Turkeys are perhaps best-known for their addition to the Thanksgiving table, but they are also fascinating animals that live wild in every state of the US apart from Alaska, as well as being raised for their meat production. As well as being capable of running at speeds of up to 25 miles per hour, it will surprise many people to learn that they are also very capable swimmers and are more than capable of putting up a fight if they feel threatened.
The wild turkey is native to North America, where it can still be found living wild in every state bar one (Alaska). It belongs to the same family of fowl as grouse and pheasants. Turkey numbers have yoyoed for centuries. In the 1970s, there were just over 1 million wild turkeys but following conservation efforts, this number inflated to 7 million about ten years ago. Today, the loss of habitat and continued hunting means that there are believed to be only about 6 million of them left.
The domestic turkey, which is raised for its meat, was first domesticated between 200BC and 500AD. Exact figures are unknown, but it is believed that 40 million turkeys are eaten at Thanksgiving alone. A further 22 million are eaten at Christmas and another 20 million at Easter. The bird is prized for its size and abundance of meat.
They are social birds that have individual characters. They can be very affectionate if they are well socialized, but they do tend to have an aggressive side and won’t back down from a fight if they feel threatened or think that their young are under any kind of threat.
Surprisingly for a seemingly ungainly bird like the turkey, they are agile and quite athletic creatures. Wild turkeys can run at speeds of over 20 miles per hour. They can also fly short distances at considerable speed and they are not only capable of swimming but may enjoy spending time in the water.
They streamline themselves by tucking their wings into their body, spread their tail feathers out wide, and then kick to propel their bodies through the water.
Wild turkeys tend to live near water sources, although this is because they, like all living creatures, need to consume water to survive. If they fall in or are giving chase to insects and other prey, they will happily do so on rivers, creeks, and other bodies of water.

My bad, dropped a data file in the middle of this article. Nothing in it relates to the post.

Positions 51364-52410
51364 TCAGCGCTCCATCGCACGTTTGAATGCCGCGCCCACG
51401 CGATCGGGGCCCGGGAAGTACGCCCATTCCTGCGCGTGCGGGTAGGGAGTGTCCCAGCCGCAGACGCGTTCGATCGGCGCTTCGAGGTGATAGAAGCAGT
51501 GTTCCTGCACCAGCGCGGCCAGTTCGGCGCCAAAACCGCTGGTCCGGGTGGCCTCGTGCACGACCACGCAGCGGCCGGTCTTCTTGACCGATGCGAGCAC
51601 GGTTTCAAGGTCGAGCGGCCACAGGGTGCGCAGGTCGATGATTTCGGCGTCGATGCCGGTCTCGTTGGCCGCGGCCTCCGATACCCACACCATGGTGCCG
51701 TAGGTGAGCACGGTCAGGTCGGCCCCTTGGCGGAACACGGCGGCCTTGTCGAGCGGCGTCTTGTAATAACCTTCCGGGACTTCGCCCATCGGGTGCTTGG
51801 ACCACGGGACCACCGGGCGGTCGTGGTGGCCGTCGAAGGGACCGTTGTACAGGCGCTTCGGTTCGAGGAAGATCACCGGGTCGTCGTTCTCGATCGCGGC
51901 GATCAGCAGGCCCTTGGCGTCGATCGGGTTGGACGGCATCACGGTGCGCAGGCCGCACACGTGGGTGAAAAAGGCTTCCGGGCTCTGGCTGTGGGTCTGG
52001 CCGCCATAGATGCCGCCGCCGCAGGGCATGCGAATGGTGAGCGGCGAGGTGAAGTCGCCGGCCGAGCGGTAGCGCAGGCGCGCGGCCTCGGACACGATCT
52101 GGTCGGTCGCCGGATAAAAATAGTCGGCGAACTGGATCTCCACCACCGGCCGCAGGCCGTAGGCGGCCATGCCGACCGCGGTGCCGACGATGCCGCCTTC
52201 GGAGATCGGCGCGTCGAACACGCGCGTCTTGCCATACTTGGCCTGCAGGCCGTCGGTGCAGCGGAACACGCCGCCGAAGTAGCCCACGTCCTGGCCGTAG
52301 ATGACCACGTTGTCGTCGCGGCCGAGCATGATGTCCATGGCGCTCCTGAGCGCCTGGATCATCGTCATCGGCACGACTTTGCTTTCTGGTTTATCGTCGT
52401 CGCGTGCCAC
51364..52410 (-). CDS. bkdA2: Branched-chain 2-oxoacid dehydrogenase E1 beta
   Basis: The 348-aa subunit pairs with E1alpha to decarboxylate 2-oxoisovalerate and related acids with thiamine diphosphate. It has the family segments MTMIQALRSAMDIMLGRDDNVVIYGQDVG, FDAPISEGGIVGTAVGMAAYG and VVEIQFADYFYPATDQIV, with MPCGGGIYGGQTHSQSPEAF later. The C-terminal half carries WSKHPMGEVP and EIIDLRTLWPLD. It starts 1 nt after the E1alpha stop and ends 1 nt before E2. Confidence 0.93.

3 Other Facts About Turkeys
1. Wild Turkeys Are Omnivorous
Although domestic turkeys are usually fed a commercial food pellet, wild turkeys are omnivorous, which means that eat a combination of plant and meat. They eat insects, frogs, and even some lizards, as well as seeds and other plants and foliage.
2. Domestic Turkeys Cannot Fly
Having been domesticated more than 2,000 years ago, there aren’t many similarities between the modern domestic turkey and wild turkey. The wild turkey is largely silent because making too much noise would attract predators. They are also smaller than their domestic counterparts and they are capable of flying, although only very short distances: their flight has been likened to that of a long jump, albeit at speed. Domestic turkeys are incapable of flight. It has likely been bred out of them to avoid the bird getting away, and because the domestic bird has been bred to have a larger breast considered fit for the table. Similarly, another big difference between wild and domestic turkeys is the flavor of their meat. Wild turkeys have a much stronger tasting meat, while domestic birds have a milder flavor that is better suited to a majority of tastes.
3. They Will Fight You
Turkeys are large birds and can look intimidating. While they tend to be quite docile birds, pecking around in the background, they are strong and can become aggressive if provoked. If they feel their chicks or themselves are under threat, they will attack, and male turkeys tend to be more aggressive during mating season. Most experts agree that you should avoid eye contact when meeting turkeys and, if you do end up in a confrontational situation with one, you should make a lot of noise. Bang pans, clap your hands and shout, to ward them off.
Can Turkeys Swim?
The modern, domestic turkey, is a far cry from the wild bird that is still found across the US. It is noisy, less aggressive, and unable to fly even short distances. It is also larger, especially its breast, which is revered for its flavor and size. However, the domestic turkey is still a surprisingly agile animal that can run at decent speeds. Surprisingly, it is also an accomplished swimmer that adopts a similar swimming position to that of the goose, with wings tucked in, tails spread, and legs kicking for propulsion.
Featured Image Credit: Piqsels